Funky Town: Friendly Siebel Applets

This post is part of the Funky Town series of articles, where we take ridiculous User Centric Design (UCD) requirements and put them into practice.


The business wanted yet another button on a common applet, but the applet was already crowded with buttons (pictured below). The plan was to consolidate the functionality behind the different buttons, and reduce the clutter on this applet, as it was becoming a real eye sore.

I advised on removing the last two buttons, as they were too specific and its appropriateness was questionable, but i was told that users loved those buttons as they are the two most heavily used buttons in the application! Since the client was paying my wages, who am I to argue?

The second idea was to combine the 3 search buttons into one, since they all perform the same basic functionality "Search"

"Search Client Id"
"Search Client Name"
"Search Client Address"

The problem was, in the current design, the above buttons each invoked a separate VBC Search applet which called an external interface that only allowed mutually exclusive queries by Id, Name or Address, which is why they were designed separately in the beginning.

The agreed design going forward, was to combine all the fields of the above 3 applets into one super search applet, but we needed a way of preventing the user from entering data into different search categories on the same interface call.

The standard approach is to use validation to return an error message when the user hit the "Submit" button. This option achieves the requirement, but it provides a horrible user experience. Imagine the user filling in every section of the form, because it allowed them to, but when they click "Submit", an error pops up, the form is returned to the user, and they have to go through and re-fill the form correctly.

We should aim to design our application to be more intuitive (take inspiration from what Apple did with the Smart phone market =), so the proposed design was to have the fields in the relevant section dynamically became read only or read write as the user typed, this will block out fields that cannot not be filled in.


a) There are 3 sections, A, B & C on a Search applet.

When the user begins typing in any one section, all the fields in the other two sections should be disabled.

If a user types something in a field under section A, all the fields in section B&C would be disabled.

If a user types something in a field under section B, all the fields in section A&C would be disabled.

If a user types something in a field under section C, all the fields in section A&B would be disabled.

b) When the user clears the all field values from any section, all the fields in the entire applet should be re-enabled again.


In HI, there are two control events that are usable on form applets.


We will use onBlur, because when the user moves from one field to the next, we can implement logic to dynamically enable or disable the rest of the fields on the applet.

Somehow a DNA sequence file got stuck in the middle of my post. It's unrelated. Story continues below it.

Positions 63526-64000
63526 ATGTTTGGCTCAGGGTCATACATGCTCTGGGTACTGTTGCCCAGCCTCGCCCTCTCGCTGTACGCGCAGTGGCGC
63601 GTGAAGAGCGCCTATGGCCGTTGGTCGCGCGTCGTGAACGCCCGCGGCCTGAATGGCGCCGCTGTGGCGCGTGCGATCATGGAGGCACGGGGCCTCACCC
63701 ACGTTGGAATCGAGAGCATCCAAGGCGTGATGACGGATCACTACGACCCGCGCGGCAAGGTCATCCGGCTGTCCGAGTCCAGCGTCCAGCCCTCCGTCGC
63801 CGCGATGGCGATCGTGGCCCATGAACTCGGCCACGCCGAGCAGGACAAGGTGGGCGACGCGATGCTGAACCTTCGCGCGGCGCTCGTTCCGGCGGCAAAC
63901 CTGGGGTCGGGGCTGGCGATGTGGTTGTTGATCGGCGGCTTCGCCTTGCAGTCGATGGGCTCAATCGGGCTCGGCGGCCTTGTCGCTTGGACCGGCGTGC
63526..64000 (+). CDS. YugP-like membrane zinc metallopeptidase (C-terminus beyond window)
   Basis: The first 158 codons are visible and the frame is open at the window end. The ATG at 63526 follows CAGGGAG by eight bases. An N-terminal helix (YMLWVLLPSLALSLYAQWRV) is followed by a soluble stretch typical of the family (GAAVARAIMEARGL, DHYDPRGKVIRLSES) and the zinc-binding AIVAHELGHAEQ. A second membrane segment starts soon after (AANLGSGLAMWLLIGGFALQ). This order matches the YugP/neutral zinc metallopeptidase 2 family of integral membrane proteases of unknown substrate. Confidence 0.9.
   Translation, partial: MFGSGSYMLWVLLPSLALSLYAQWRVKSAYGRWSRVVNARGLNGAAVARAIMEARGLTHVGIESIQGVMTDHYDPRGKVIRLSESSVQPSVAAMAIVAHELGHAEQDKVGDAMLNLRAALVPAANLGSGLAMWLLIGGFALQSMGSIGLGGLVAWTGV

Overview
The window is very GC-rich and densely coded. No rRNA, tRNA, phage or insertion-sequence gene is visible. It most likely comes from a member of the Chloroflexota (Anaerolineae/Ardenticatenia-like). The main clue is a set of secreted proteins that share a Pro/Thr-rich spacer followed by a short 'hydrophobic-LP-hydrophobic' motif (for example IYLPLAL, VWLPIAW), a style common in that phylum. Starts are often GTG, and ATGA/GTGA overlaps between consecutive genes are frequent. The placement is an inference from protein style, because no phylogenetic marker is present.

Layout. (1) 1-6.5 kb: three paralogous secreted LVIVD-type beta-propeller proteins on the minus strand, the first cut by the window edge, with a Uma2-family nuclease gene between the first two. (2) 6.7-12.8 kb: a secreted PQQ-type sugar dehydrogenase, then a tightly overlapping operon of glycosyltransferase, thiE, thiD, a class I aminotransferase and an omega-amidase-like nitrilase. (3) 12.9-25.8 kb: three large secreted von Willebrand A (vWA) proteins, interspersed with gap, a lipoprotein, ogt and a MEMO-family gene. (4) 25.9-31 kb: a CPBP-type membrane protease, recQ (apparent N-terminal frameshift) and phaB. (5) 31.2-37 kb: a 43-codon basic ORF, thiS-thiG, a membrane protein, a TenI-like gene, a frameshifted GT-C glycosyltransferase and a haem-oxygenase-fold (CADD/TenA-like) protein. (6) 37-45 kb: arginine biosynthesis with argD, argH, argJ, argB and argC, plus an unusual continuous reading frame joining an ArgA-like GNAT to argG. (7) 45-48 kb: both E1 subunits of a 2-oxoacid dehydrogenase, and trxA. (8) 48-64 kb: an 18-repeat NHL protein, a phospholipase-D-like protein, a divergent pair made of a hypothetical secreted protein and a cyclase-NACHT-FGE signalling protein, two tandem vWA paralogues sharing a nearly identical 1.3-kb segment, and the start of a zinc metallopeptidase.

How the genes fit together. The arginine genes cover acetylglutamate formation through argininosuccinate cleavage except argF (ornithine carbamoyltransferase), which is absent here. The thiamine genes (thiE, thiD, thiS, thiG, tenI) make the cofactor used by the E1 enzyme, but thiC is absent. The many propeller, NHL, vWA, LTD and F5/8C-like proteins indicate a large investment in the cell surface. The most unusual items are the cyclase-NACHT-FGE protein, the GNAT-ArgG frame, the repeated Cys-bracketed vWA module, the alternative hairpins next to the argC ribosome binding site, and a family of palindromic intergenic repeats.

Firstly put in our trigger on each control that is editable by the user, put the following code in the onBlur handler

setSectionReadOnly( [section id] );

[section id] is a predefined identifier that you assign to each section in the form. It can be called anything. In our form applet, there are 3 sections, which we'll call a, b, c.

So for all the fields under section "a", you would put the following in each fields onBlur handler


For every field under section "b", you would put


and so on.. what this does, is tell our yet to be created function, that every time the user leaves an editable field, send the current field section to our function to determine the UI behaviour.

Now we define the function that is responsible fore enabling/disabling the fields dynamically.

var thisApplet = this;

function setSectionReadOnly(sSection)
//control object defining allowable applet search sections
var oCTRL = {};
oCTRL.a = ["Id Type","Id Num"];
oCTRL.b = ["Family Name","Given Name"];
oCTRL.c = ["Address Line 1","Address Line 2","Address Line 3", "Address Line 4"];
var bNotEmpty = false;
try {
//check current search section for existence of a search value
for (var i=0;oCTRL[sSection].length>i;i++){
if (thisApplet.FindControl(oCTRL[sSection][i]).GetProperty("ReadOnly")=="true")
return;//abort if active field is RO
if (ctrl.GetValue().length>0){
bNotEmpty=true;//flag first non empty field

//if current search section has a search value make every other section RO
if (bNotEmpty){
for (var key in oCTRL){
if (sSection!==key){
for (var i=0;oCTRL[key].length>i;i++){
thisApplet.FindControl(oCTRL[key][i]).SetProperty("ReadOnly", "TRUE");
} else {//if current search section is empty then make the whole applet RW
for (var key in oCTRL){
for (var i=0;oCTRL[key].length>i;i++){
thisApplet.FindControl(oCTRL[key][i]).SetProperty("ReadOnly", "FALSE");
catch(e) {
//handle error

Compile your super friendly search applet, and watch your users frustration disappear =). I'm sure you'll agree that dynamically disabling irrelevant fields, and preventing users from entering invalid data is much more friendly, than allowing them to enter invalid data, and complain that the user got it wrong afterwards.

The implementation in this example, was used to illustrate a working concept, there are numerous ways of optimizing this code to perform better, so it should not be copy and pasted across your application.


1. Will it perform well?
Yes, there are no server calls, and all the magic happens client side, saving a round trip to the server.

2. Is it maintainable?
Yes, if the logic is made production ready

3. Can it be upgraded?
Yes, as it does not use any undocumented methods

and finally the litmus test

4. Is it sexy?
Yes, and it is also very intuitive



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